Third-hand smoke is the residue you can’t see that sticks to your clothes, your hair, the walls, floors and furniture. It’s why non-smokers know you’re a smoker even if you don’t have a cigarette in your hand. They can smell it in your hair, on your clothes and on anything else you’re near.

And those same poisons that you blow into your own lungs also are in the third-hand smoke that others can pick up by touching you, your walls, your floors, your furniture. There are 250 – yep, 250! – poisons found in cigarette smoke, according to surgeon general’s reports. Like cyanide and arsenic.

What should you do? Quit smoking!

Wednesday, March 4, 2009

Stop! Don’t Look at People Smoking!

If you want to quit smoking, you already know to stay away from smokers. In fact, now there’s proof that even looking at people smoking can keep you from quitting.

A new study published this year in a medical trade magazine called Psychopharmacology looks at what happens when ex-smokers even look at photographs of someone smoking.

The study’s researchers did brain scans of smokers after they were shown a photograph of other people smoking. The brain scans were done either 24 hours before they quit or 24 hours after they quit.

What the brain scans showed was increased activity in those parts of the brain that make us crave things – like a cigarette if we’re addicted to them.

So if you’re trying to quit, don’t be around smoking. Don’t even look at pictures. But that’s not always possible. So you’re going to also have to re-train your brain not to respond. It’s like breaking any bad habit. Use your willpower. Use your intelligence. Know that it takes time for cravings to go away.

To help yourself, stay away from drinking coffee if you have always had a cup of coffee with a cigarette. Drink tea, or drink a cola. Chew carrots. Keep a drinking straw at your desk and “inhale” if you must. It’s harmless, and it can wean you from nicotine.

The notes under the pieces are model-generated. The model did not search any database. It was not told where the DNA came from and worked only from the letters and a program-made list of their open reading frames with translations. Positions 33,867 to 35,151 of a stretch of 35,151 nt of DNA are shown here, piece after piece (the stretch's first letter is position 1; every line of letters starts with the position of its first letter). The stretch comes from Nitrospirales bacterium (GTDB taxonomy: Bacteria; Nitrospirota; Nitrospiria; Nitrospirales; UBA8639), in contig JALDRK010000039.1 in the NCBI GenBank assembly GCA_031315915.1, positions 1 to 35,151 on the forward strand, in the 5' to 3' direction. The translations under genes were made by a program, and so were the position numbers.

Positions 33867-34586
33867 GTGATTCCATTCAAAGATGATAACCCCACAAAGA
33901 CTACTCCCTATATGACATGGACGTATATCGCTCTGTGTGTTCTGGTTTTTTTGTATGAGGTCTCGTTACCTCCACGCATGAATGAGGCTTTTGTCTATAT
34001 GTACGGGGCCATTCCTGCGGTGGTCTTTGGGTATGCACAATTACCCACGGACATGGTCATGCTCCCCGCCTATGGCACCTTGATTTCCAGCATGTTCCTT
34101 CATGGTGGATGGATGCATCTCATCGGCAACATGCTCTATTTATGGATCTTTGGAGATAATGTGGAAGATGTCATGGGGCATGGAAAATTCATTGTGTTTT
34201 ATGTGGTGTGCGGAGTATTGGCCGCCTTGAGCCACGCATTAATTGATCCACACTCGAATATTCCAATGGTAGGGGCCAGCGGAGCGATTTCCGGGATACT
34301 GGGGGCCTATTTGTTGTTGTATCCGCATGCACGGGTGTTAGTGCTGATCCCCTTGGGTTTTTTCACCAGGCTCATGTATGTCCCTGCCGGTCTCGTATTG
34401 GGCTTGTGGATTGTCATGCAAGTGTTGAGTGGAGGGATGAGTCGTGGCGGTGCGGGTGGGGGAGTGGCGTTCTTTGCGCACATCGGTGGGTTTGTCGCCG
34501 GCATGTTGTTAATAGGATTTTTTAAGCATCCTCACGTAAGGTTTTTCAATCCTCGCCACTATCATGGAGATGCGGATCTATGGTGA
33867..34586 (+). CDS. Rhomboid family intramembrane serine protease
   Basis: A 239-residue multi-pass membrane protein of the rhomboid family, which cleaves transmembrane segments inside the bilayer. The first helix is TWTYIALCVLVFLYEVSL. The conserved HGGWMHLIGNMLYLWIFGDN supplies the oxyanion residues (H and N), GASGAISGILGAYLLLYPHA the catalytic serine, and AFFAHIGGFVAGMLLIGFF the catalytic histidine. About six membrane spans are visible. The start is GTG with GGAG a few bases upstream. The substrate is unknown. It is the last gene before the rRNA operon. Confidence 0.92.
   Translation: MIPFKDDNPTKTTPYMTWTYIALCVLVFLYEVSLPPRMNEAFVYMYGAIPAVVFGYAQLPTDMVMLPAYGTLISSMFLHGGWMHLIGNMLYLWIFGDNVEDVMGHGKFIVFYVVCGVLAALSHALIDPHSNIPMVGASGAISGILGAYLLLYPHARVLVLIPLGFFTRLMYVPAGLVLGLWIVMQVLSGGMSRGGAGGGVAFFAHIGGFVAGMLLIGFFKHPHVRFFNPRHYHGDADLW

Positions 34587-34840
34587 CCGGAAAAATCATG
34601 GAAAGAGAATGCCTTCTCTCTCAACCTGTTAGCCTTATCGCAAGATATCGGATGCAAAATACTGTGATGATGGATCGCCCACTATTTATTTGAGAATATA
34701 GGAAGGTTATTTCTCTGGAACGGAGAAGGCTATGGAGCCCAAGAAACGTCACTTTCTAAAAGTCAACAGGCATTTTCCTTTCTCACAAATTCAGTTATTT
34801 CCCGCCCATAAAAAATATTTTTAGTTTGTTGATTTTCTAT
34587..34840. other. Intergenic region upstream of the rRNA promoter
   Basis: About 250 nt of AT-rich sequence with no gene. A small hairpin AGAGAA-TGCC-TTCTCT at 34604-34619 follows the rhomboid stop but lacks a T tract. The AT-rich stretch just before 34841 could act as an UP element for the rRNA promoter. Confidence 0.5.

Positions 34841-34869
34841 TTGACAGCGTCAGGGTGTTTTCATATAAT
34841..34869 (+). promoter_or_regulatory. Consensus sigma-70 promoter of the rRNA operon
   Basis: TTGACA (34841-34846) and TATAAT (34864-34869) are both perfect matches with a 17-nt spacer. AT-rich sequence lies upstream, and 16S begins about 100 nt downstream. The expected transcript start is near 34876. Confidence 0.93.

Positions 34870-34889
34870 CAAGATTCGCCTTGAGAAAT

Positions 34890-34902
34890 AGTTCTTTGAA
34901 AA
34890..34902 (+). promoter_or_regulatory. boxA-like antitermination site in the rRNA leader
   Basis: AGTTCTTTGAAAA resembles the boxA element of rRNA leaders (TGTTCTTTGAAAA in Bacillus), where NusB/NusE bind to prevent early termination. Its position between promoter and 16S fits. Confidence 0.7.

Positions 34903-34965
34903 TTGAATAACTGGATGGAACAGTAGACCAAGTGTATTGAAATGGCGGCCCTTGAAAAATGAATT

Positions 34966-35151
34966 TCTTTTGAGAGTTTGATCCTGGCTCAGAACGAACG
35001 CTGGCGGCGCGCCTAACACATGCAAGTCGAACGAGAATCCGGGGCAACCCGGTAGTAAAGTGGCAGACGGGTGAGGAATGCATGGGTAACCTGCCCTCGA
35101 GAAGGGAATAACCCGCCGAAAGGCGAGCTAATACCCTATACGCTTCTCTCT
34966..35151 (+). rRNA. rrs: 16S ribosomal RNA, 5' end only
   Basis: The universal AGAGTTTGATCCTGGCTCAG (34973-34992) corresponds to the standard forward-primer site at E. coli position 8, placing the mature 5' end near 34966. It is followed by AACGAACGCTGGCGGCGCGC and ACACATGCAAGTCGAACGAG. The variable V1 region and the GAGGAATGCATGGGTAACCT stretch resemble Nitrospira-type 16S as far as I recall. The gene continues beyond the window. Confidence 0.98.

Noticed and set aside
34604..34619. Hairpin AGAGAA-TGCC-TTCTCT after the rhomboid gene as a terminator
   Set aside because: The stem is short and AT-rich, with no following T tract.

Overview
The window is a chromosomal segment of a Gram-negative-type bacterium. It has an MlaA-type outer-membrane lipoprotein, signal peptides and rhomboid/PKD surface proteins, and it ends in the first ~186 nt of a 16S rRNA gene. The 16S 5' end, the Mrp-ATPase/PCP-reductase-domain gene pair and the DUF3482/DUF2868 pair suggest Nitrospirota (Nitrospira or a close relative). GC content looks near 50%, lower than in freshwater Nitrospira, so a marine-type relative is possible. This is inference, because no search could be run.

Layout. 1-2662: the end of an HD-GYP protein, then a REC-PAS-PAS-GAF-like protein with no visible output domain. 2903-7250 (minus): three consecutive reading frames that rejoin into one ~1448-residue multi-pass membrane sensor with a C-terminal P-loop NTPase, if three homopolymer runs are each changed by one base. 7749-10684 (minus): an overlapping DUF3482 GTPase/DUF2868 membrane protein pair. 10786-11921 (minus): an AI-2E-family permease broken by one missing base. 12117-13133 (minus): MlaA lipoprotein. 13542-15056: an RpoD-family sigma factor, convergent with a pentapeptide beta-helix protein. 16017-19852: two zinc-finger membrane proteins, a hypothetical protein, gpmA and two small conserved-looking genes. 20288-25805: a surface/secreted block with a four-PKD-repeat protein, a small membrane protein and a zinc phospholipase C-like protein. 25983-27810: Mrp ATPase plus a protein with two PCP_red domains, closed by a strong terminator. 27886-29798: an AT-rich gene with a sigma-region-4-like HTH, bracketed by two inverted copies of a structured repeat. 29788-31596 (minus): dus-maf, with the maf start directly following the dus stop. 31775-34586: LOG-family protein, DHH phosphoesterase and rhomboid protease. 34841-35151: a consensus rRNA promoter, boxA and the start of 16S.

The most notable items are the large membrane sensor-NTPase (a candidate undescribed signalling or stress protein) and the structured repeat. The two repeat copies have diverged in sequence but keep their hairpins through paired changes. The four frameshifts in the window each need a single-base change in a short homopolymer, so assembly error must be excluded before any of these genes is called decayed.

I quit, and I’m no superwoman. I just did it. You can, too!

Visit the Web site of for more tips on how to quit.

Sunday, March 1, 2009

What President Obama Should Stop Talking About

President Obama, stop talking about quitting smoking. Just quit.
When I quit smoking, I didn’t tell anyone for three months after I put out that last cigarette. This is something you must do for yourself. What I didn’t need was outside opinions.

If you talk about quitting, and you really don’t believe it deep down inside, you’re going to open yourself up to a lot of outside pressure – even if it’s good intentions that’s behind it.

Whether you’re a public figure or just an ordinary person like me, there’s a betting mentality that can take place, that of, ‘Will he win this battle or not?’ Quitting is personal, so don’t encourage a betting pool over your life choices if you don’t want that extra pressure. Sure, if you really trust someone, it’s always okay to share. But skip the billboards. Just focus on quitting.

I didn't tell anyone for three months that I hadn't had a cigarette in quite a while. I thought it important to keep this to myself. I didn’t want any feedback from anyone. Even getting support from someone isn't what I needed.
After several months of not smoking, I finally told others and myself that I didn’t smoke anymore. I had smoked for 28 years, starting with two packs a day before getting it down to two a day.

And then I stopped. I shut up about it, and just quit.